City budget and misleading information | Federal Way letters
October 7, 2010 · 8:01 PM
The Oct. 6 article on the city budget explaining the problems faced by the city in 2011 and 2012 relies heavily on the information presented by City Manager Brian Wilson in the series of public meetings that concluded on Sept. 30. There are a few misleading statements in the presentations which are repeated in the article.
The article states that Federal Way residents pay less taxes than residents in neighboring communities. The figures quoted in the article are taken directly from the city manager's presentation and are determined by dividing the General Fund tax and fee revenues by city population, which is quite different to the average amount of taxes paid by residents. Two factors that can lead to anomalies in this type of analysis are:
• Individual city governments determine which taxes are levied and which revenues are directed to the General Fund.
• Revenues and taxes are generated by businesses, retail, etc., as well as by city residents, which can lead to major differences on a per capita basis.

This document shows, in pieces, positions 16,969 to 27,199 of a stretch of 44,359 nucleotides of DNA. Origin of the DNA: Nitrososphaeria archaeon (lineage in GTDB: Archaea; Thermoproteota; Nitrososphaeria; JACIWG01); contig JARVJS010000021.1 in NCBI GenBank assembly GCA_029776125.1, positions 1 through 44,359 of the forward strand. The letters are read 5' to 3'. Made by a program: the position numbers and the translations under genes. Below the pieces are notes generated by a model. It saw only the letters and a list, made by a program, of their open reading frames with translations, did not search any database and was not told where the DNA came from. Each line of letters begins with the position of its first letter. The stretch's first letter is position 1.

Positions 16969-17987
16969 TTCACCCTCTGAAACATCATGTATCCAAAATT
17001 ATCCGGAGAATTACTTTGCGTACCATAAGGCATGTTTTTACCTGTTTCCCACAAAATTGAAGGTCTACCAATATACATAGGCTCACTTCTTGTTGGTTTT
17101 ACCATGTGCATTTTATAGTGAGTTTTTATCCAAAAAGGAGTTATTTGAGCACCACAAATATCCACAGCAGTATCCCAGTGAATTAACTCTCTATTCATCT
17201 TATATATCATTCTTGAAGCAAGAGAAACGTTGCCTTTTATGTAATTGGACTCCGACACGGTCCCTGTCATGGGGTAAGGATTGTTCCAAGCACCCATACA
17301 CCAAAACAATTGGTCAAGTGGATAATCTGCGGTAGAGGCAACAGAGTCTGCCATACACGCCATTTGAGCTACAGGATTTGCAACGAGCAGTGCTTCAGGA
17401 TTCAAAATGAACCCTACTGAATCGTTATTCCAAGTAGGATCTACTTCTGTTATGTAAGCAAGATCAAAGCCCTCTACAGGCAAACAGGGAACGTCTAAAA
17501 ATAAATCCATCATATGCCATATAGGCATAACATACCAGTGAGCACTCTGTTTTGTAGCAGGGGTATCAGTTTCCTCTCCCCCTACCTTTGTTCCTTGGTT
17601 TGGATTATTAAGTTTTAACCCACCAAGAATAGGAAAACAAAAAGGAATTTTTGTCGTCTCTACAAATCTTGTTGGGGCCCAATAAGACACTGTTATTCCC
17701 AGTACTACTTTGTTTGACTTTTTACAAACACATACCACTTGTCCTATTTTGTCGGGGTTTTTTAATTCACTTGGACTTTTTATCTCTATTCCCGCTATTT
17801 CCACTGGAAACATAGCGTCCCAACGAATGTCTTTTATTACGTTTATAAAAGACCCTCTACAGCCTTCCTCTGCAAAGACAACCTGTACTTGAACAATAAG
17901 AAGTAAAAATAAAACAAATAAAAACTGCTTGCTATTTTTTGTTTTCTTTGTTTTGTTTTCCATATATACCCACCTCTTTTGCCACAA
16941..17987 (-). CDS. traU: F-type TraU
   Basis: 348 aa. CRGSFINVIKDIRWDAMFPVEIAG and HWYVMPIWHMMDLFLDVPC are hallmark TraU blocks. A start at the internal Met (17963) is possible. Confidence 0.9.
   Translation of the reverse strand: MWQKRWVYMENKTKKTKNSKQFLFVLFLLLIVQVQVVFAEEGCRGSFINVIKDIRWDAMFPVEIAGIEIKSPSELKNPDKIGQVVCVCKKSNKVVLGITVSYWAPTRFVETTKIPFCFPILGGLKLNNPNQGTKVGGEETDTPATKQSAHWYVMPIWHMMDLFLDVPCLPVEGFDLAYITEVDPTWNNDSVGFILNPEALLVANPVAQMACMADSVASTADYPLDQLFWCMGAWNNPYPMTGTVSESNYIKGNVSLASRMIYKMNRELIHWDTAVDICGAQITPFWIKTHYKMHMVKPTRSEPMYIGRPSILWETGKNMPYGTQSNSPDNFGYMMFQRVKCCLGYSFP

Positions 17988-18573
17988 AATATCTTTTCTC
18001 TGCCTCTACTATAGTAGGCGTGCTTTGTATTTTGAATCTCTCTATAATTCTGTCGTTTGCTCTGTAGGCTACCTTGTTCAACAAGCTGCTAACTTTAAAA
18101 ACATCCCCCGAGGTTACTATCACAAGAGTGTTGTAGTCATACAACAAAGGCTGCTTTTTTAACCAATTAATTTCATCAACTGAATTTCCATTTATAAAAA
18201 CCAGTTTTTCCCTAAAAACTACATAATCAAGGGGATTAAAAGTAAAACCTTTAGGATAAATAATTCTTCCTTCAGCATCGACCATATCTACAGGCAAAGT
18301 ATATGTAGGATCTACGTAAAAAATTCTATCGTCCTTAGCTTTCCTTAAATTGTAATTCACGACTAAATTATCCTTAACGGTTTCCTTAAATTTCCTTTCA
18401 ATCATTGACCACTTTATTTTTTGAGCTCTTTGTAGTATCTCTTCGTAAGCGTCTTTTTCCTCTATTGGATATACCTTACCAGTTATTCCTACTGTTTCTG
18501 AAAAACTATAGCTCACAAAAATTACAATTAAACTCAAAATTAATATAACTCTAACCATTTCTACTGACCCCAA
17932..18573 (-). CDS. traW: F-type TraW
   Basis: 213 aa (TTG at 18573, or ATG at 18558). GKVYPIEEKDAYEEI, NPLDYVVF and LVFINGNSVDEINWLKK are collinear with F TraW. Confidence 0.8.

The presentation lists Tukwila as the highest in tax and fee revenue per capita at over $1,100. With Federal Way at $328 per capita, does that mean that Tukwila residents pay more than three times as much in taxes as Federal Way residents? I think not!
Until the council can make good on its goal to "establish Federal Way as an economic leader and job center in South King County by attracting a regional market for high quality office and retail business," I fear we will continue to languish in the basement of the tax revenue per capita league table.
The article also states that "The brunt of the expected revenue in the next two years will come from sales tax (27 percent of all revenues collected), property tax (25 percent of all revenues collected) and utility tax (19 percent of all revenues collected)." Again this is misleading in that the figures quoted pertain only to the General Fund. In the overall 2011 budget projections, utility tax is the city's largest single revenue stream and is 17 percent higher than local sales taxes and 30 percent higher than property taxes.
It is unfortunate that the data presented to date deals only with the General Fund and not the entire budget.
Derek Purton, Federal Way